The International Finance Corp headquarters in Washington, D.C. Photo by: Josh / CC BY-ND

WASHINGTON — Having pulled off a surprise victory to secure a large chunk of the World Bank Group’s capital increase earlier this year, the International Finance Corporation is now gearing up to tackle the “huge challenges” involved in meeting the terms of the deal, especially around upping its investments in fragile and conflict-affected countries.

The bank’s private-sector lender was given a $5.5 billion boost as part of a broader $13 billion paid-in capital increase announced by the World Bank’s board of governors two months ago.  The deal marks IFC’s first significant increase since 1992 — bank insiders told Devex it seemed unlikely just a few months ago.

The additional money has the potential to ramp up IFC investment from nearly $12 billion in 2017, to up to $25 billion by 2030, putting it on a par with the World Bank itself — comprised of the International Bank for Reconstruction and Development and the International Development Association — in terms of lending activity.

However, unlike the bank’s own increase, IFC’s portion requires sign off from the United States Congress. As a result, it is not set in stone and is likely to be heavily delayed.

While the promise of the capital injection represents a major win for the institution, the package comes with tough conditions. These include requirements to channel 40 percent of IFC’s investment into the world’s most disadvantaged and fragile countries, as well as to address gender equality and climate change in its future investments.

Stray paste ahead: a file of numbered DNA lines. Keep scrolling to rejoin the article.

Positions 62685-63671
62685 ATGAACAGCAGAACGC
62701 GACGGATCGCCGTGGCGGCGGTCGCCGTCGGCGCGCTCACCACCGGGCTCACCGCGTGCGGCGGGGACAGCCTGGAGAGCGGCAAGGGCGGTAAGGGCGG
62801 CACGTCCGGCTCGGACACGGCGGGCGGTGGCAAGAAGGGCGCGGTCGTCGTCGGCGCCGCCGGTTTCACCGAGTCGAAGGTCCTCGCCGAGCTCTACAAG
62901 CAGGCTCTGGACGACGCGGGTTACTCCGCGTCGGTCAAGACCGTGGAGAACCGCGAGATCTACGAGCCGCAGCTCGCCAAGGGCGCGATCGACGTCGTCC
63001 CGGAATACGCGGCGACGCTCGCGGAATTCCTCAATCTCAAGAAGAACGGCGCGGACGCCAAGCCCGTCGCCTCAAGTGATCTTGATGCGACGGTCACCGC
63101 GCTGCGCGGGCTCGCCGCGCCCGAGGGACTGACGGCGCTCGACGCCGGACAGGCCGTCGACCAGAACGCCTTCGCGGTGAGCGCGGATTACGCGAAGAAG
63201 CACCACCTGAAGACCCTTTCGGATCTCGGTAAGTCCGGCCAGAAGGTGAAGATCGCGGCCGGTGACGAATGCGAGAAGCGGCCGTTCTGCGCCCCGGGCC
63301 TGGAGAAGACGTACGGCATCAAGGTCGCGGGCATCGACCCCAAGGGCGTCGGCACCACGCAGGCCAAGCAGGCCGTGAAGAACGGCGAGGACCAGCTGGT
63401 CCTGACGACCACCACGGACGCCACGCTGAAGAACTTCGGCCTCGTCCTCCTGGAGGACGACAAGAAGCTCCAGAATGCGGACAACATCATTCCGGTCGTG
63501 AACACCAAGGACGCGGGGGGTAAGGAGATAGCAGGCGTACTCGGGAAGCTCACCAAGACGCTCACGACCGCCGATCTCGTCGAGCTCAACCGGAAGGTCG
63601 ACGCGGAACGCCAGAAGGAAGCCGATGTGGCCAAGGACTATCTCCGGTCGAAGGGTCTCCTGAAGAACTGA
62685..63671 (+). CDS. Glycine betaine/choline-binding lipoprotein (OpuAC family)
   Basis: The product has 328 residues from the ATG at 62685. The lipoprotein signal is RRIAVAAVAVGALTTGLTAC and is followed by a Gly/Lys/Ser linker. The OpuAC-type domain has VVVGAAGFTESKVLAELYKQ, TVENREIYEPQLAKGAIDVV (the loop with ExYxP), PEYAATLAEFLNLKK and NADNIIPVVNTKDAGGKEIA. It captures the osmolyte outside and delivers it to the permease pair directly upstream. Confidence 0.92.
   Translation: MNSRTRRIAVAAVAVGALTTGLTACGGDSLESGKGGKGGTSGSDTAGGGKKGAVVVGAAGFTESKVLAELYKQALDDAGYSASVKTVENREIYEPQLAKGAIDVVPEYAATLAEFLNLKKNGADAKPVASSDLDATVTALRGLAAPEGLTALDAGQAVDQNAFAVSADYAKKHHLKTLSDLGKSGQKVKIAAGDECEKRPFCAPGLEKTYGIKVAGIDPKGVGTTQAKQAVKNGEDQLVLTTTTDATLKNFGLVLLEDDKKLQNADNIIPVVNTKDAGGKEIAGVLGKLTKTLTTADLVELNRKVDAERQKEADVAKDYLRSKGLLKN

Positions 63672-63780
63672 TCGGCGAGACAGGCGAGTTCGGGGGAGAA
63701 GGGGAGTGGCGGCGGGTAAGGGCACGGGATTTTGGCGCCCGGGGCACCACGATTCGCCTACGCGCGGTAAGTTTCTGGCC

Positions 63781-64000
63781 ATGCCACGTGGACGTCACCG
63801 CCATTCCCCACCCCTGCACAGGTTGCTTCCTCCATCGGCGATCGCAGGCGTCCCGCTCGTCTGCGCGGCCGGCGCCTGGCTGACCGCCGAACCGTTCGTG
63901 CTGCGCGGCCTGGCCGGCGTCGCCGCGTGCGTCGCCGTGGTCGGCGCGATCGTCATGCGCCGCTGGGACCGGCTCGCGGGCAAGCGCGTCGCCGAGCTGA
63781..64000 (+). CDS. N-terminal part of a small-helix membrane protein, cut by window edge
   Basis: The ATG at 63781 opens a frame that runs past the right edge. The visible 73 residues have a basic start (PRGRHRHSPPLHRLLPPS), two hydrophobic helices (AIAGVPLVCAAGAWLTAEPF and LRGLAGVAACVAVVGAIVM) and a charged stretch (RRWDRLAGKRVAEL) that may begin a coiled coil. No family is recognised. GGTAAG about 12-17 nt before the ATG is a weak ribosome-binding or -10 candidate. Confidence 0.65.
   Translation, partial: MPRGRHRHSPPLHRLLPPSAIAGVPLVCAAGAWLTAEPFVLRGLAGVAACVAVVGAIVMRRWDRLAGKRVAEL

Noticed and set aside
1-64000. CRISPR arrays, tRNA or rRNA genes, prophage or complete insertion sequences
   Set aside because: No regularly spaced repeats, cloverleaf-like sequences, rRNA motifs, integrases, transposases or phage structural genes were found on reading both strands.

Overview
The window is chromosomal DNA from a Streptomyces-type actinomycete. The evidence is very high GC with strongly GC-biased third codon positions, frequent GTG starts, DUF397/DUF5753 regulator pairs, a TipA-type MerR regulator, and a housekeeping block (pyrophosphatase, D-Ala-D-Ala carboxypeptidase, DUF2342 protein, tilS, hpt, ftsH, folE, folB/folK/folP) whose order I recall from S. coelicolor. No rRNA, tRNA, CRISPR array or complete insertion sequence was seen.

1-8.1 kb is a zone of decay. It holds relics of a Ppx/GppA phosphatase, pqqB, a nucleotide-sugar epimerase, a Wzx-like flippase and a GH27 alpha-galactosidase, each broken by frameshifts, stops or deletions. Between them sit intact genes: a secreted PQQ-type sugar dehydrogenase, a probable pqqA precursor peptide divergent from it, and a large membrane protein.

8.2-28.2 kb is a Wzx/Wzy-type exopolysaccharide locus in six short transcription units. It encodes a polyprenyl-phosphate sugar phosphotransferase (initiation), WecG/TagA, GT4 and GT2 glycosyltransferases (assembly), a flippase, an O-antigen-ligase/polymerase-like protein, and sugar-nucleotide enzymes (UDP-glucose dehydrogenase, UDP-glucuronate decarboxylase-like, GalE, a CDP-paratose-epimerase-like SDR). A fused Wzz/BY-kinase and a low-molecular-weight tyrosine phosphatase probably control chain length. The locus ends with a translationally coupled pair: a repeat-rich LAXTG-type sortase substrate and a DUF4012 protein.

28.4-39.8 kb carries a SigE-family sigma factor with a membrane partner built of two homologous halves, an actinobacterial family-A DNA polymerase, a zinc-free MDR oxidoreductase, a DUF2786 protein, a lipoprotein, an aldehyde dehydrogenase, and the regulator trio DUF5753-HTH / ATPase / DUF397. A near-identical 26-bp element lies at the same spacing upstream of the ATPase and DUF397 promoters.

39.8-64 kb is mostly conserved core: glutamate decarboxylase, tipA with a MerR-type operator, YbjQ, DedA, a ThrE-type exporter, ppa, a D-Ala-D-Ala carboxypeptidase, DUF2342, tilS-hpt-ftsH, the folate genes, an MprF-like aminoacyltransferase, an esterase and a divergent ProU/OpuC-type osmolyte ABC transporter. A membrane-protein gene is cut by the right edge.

Chief Executive Officer Philippe Le Houérou told Devex the organization would have its work cut out to meet the board's demands, which will require reforms including “workforce planning,” new incentives for staff, and shaking up the advisory service.

Most difficult will be meeting a requirement to up IFC investments in International Development Association countries — among the most disadvantaged in the world — to 40 percent by 2030. Of this, shareholders say that between 15 and 20 percent should be spent in fragile and conflict-affected states, something that is likely to be time-intensive, costly, and could put IFC’s profitability and credit rating at risk, experts said.

“The FCS [fragile and conflict-affected states] and IDA targets will be the toughest, the most expensive … but [it’s where] our impact should be irreplaceable,” Le Houérou said, adding, “I'm hard headed, so I'll do it.”

However, he also sees the 15-20 percent target as an “ambition” rather than a “condition” — an interpretation that board members Devex spoke to did not reject — explaining that investing in such contexts does not lend itself to hard targets.

“If the private sector doesn’t want to come there’s not much we can do,” he said.